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View Full Version : TR6 Negative Camber 74 TR6



benjaminabby04
08-07-2004, 11:47 AM
A while ago I posted a note on the negative camber that my 74-Tr6 is showing. What I have been able to access based on the great advise of all is that negative camber should not be, and if so, it should be ever so slight - you can't tell. Mine - you can.

I have replaced the shocks, and springs. As well I took it to an alignment specialty shop, and they corrected as much as they could by removing "shims" - and I now have no more shims to remove.

According to my very trusty mechanic ( who is the local authority on British cars)bushes are fine, Any suggestions on what to do now? Is removing shims the appropriate correction? I am beginning to think that the car in it's history has had an accident. I am thinking of taking the car to a body / auto repair shop to see if they can spot anything as a result of an accident and know how to correct. Thoughts please
thanks Don /ubbthreads/images/graemlins/cheers.gif

Webb Sledge
08-07-2004, 12:48 PM
Is negative camber with the top of the wheel leaning in toward the body? If so, make sure your springs aren't sagging. If they are, it's possible that could cause the camber problem.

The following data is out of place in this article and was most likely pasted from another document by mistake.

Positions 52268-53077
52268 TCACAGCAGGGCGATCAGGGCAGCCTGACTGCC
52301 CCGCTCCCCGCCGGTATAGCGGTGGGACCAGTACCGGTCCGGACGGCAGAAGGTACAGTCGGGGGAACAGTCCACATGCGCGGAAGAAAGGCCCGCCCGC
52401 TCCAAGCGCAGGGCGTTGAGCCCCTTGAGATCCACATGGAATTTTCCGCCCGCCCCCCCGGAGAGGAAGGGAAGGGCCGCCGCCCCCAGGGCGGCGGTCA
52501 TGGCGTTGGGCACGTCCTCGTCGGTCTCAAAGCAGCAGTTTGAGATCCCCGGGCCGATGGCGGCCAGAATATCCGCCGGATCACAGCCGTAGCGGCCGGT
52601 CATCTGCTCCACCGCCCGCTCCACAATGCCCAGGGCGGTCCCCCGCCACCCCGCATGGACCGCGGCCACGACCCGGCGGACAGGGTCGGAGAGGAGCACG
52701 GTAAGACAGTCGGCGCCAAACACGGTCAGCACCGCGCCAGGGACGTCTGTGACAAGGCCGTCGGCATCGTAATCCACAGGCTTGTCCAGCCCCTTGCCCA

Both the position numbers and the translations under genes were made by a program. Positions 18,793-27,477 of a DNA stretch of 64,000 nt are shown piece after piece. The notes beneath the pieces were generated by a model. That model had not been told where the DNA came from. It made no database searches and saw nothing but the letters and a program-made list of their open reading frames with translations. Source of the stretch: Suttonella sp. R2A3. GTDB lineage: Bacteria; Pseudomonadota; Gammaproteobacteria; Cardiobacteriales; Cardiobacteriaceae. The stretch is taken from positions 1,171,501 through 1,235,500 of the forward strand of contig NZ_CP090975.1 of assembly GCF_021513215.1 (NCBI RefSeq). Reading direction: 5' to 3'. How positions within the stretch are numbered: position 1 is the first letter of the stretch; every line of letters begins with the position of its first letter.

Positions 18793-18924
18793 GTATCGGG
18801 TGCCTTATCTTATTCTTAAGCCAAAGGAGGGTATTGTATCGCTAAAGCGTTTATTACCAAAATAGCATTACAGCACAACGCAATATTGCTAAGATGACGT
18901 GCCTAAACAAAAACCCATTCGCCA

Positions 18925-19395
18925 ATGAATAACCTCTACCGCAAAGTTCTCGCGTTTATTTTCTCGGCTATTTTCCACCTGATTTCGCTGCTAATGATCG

MDCanaday
08-08-2004, 02:07 PM
Did you check the crossmember that holds the top of the spring??? It can crack and let the car sag.You must get correct ride height, so adding a shim to the spring perch may be necessary.
MD(mad dog)

piman
08-08-2004, 04:29 PM
Hello ben,
what shims are you talking about, the only shims I know of are between the swinging arm and the chassis member and they adjust the toe in. It is relatively easy to alter the camber by adding spacers under the spring. What reading did your alignment specialist get? I would expect to be able to see the camber which will relate to about -3 degrees.

Alec

MDCanaday
08-17-2004, 12:39 AM
Benjy, I know you have a "trusty Mechanic" but that doesnt make him good on sus alignment. Its very much more science than craftsmanship. You MUST get an alignment printout(computerized) that gives you all the angles involved in the system. this will include ride height, camber, toe, and thrust angle.The steel shims on the swing arm will set toe,and thrust. The ride height will determine camber.This is done with rubber shims under the springs.(dont use wedges unless desperate).Have your man check the cross member first, If its broken , fix it. otherwise everthing will change as it sags.
MD(mad dog)

Larry4A
08-17-2004, 07:31 PM
In rebuilding my 4A all new springs went in using the original oil shocks in the rear IRS. I had a severe camber whereby the top of the wheels projected out further than the bottoms, so I rode on the tire outer edge. Trusty people kept telling me they would roll out once the full body weight was installed and the car was driven a few miles or so. Well it never corrected, I ended up going to a very good spring place that manufactures their own brand of springs and we found out that the new retro stuff is just built too strong, with their expert knowledge and equipment the rear springs were compressed to allow the rears wheels to sit correctly. What a great difference in the ride and handling. Moral, seek the pros advise but do take your manual with the numbers to help guide them along the way. /ubbthreads/images/graemlins/cheers.gif /ubbthreads/images/graemlins/canpatriot.GIF